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Centennial Fan Arena

NHL Centennial Fan Arena a hit in first stop

Thousands of fans in Arizona tour museum truck, drive interactive Zamboni and take photos with Stanley Cup

by Jerry Brown / Correspondent

TEMPE, Ariz. -- The interactive goggles took up more than half his face, but you could still see young Rylan Dingles had his mouth agape as he steered his 'Zamboni,' trying to cover as much area as he could with a new sheet of ice.

"That was so cool!" Rylan said. "That's the best thing we've done. It was so realistic. I've never driven a Zamboni before, but I feel like I did."

The smiles were repeated at every booth and display as the NHL Centennial Fan Arena began its tour of North America at Tempe Marketplace on Saturday. Thousands of fans toured the 53-foot museum truck, played ball hockey on a pop-rink and took turns driving the virtual Zamboni or posing with the Stanley Cup.

Jacob Giger searched the Cup for his favorite Pittsburgh Penguins players before posing for a picture with his sons, Beckham, 7, and Gavin, 10.

The kids were born exactly three years apart, both on a Sunday when the Pittsburgh Steelers won the Super Bowl. But the Penguins are their No. 1 team - they were wearing matching Sidney Crosby jerseys - and their hour-long wait in line paid off before they had to head to their hockey practice.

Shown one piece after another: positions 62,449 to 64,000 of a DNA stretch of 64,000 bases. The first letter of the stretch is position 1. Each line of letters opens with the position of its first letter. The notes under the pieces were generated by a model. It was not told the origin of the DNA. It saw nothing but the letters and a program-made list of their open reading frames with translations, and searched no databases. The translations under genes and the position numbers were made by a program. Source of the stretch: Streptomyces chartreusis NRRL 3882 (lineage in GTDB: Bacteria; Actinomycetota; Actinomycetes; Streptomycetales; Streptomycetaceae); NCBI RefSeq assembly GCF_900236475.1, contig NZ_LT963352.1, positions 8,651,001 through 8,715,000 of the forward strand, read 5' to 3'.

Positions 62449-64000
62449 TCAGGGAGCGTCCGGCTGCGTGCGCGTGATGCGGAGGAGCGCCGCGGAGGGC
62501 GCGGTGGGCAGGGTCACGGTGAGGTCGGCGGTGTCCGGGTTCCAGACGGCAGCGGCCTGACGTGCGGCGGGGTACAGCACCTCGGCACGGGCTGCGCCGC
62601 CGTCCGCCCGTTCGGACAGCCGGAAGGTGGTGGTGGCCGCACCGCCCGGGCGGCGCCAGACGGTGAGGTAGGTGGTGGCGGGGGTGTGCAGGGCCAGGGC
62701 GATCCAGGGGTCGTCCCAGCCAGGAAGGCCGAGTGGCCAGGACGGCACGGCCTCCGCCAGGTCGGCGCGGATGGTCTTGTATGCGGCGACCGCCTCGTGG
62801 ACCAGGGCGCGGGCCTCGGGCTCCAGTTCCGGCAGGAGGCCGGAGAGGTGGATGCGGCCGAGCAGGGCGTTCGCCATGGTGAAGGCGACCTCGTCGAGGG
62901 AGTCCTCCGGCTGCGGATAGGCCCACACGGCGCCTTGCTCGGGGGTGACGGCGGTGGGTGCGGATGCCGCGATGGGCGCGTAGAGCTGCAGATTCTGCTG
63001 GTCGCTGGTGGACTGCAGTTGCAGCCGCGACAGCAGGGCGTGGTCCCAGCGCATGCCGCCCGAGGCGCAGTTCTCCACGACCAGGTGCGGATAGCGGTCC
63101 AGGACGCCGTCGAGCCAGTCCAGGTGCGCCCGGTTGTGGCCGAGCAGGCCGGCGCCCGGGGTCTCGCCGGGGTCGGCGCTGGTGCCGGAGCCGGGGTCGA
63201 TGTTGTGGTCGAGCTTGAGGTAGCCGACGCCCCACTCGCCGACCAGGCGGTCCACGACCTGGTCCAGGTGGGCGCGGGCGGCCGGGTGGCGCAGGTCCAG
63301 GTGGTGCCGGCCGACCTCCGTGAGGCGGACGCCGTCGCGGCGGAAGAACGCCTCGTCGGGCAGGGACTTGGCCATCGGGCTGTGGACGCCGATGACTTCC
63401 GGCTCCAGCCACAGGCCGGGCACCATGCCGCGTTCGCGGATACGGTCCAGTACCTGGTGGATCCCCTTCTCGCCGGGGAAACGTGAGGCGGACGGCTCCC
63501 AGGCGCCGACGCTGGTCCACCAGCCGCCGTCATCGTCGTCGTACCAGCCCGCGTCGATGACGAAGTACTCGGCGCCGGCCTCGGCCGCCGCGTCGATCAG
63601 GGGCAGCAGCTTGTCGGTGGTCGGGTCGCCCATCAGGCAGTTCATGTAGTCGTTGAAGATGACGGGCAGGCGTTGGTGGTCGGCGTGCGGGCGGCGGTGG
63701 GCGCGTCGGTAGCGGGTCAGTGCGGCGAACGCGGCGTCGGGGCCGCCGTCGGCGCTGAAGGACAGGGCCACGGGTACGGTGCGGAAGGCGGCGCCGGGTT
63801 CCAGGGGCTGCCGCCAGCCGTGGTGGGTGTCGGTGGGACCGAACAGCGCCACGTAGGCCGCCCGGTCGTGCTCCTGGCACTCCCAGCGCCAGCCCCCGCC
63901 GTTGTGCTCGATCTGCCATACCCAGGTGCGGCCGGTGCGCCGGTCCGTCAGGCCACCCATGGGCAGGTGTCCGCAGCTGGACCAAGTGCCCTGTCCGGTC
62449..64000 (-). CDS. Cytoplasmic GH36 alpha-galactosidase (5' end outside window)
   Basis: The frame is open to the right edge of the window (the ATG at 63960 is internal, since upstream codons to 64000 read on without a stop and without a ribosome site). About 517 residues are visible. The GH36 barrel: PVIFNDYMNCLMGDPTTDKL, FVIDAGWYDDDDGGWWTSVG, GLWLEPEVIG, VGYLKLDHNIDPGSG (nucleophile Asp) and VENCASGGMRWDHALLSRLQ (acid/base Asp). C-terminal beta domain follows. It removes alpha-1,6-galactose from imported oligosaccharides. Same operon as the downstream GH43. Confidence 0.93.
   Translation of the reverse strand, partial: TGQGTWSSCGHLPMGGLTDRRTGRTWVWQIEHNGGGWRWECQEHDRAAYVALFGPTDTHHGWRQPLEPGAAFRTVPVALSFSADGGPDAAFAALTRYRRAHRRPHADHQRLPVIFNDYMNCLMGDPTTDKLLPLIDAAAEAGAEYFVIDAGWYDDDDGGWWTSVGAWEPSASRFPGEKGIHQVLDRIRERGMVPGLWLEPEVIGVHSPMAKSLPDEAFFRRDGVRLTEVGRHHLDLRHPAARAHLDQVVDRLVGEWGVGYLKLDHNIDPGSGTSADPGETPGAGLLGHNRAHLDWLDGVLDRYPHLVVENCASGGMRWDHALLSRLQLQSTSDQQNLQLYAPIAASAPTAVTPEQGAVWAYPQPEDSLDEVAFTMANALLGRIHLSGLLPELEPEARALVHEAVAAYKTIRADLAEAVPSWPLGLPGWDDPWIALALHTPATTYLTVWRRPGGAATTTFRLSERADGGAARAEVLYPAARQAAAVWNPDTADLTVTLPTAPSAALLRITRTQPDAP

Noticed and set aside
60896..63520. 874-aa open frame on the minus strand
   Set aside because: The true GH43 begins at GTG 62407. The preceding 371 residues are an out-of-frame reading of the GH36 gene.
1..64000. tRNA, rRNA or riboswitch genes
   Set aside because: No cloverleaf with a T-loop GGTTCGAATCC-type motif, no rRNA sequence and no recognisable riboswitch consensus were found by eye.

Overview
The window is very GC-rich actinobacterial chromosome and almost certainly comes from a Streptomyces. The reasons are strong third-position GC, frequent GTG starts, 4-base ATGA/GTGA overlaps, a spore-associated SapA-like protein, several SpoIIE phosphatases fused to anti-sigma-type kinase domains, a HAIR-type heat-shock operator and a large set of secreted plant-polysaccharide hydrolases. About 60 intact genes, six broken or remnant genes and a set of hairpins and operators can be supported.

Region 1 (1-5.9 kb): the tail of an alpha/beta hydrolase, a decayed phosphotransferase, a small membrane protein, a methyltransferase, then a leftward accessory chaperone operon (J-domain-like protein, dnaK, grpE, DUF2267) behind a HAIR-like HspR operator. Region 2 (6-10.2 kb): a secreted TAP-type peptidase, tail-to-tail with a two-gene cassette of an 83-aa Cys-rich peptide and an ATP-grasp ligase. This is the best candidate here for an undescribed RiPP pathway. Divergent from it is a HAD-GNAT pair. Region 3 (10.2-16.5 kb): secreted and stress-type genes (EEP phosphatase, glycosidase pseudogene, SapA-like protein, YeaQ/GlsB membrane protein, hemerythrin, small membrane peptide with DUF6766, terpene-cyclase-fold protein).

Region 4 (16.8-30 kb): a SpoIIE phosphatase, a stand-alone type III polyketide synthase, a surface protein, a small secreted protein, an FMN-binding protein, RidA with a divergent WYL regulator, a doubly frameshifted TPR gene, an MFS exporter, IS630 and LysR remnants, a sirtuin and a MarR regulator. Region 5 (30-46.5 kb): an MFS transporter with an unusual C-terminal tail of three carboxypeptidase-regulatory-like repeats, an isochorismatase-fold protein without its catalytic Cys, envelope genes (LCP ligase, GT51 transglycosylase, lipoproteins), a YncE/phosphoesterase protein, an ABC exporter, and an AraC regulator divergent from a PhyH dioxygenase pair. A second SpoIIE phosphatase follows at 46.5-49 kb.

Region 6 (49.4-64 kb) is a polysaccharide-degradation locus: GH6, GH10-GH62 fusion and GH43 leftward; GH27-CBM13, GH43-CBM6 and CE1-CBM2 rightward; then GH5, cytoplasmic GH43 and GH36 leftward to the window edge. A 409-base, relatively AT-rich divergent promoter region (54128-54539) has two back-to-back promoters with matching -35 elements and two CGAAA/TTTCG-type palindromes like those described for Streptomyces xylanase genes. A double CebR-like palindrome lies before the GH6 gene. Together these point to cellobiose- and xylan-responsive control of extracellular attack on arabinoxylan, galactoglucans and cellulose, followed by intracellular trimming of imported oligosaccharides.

"It was amazing to see the Cup, our team was on it," Beckham said. "We kissed it."

Arizona Coyotes fan Colin Reeves posed with the Cup as his parents Mike and Amanda snapped photos. "We're going to the museum next," Colin said. "They have a Coyotes locker in there. I want to see that."

Winnipeg natives Rob and Destiny Ferrand took their son Matthew through the museum and marveled at the displays, from the 100-year timeline to the old gloves and helmets. They signed their names to a board at the end of the display.

"As soon as we got out, Matthew said, 'I want to go to the Hall of Fame and see everything.' So this was a great introduction for him," Rob said. "If this comes to Winnipeg, it will take a week to get everyone who wants to see this through."

But the longest line, more than 100 yards long and snaking around the other exhibits, was reserved for the Stanley Cup. Chicago native Tim Modjeski just moved to Arizona and was overjoyed to hear the Cup was in town.

"I've been chasing Lord Stanley down for years and it took me moving down to Arizona to get a chance to see and touch it," said Modjeski, whose hands were shaking a bit as he searched for Blackhawks names from their three recent titles to snap more photos. "It's great to see all the Arizona folks get excited for hockey. All the kids in their team jerseys … it's really cool."

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